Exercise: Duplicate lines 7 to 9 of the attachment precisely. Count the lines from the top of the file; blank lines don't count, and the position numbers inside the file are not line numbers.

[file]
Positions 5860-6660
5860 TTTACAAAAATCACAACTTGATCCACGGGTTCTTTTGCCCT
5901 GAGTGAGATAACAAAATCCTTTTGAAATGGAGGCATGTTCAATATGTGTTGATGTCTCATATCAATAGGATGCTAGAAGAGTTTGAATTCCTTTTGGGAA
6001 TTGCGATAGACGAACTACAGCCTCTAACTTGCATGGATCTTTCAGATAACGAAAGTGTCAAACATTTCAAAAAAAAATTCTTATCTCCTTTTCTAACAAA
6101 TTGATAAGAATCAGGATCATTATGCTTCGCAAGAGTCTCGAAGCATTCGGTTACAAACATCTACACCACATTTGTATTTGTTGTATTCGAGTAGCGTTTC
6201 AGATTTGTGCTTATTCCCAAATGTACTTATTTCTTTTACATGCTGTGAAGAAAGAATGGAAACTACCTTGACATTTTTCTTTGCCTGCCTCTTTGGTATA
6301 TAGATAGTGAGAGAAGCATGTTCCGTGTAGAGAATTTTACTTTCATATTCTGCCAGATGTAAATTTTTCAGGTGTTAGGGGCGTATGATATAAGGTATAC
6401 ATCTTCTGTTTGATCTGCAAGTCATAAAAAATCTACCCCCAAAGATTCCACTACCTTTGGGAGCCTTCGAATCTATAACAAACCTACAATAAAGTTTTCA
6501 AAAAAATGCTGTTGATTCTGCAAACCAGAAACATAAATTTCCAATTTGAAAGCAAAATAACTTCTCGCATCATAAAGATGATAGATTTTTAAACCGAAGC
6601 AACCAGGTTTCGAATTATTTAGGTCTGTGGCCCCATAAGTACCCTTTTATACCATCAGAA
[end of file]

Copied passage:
6301 TAGATAGTGAGAGAAGCATGTTCCGTGTAGAGAATTTTACTTTCATATTCTGCCAGATGTAAATTTTTCAGGTGTTAGGGGCGTATGATATAAGGTATAC
6401 ATCTTCTGTTTGATCTGCAAGTCATAAAAAATCTACCCCCAAAGATTCCACTACCTTTGGGAGCCTTCGAATCTATAACAAACCTACAATAAAGTTTTCA
6501 AAAAAATGCTGTTGATTCTGCAAACCAGAAACATAAATTTCCAATTTGAAAGCAAAATAACTTCTCGCATCATAAAGATGATAGATTTTTAAACCGAAGC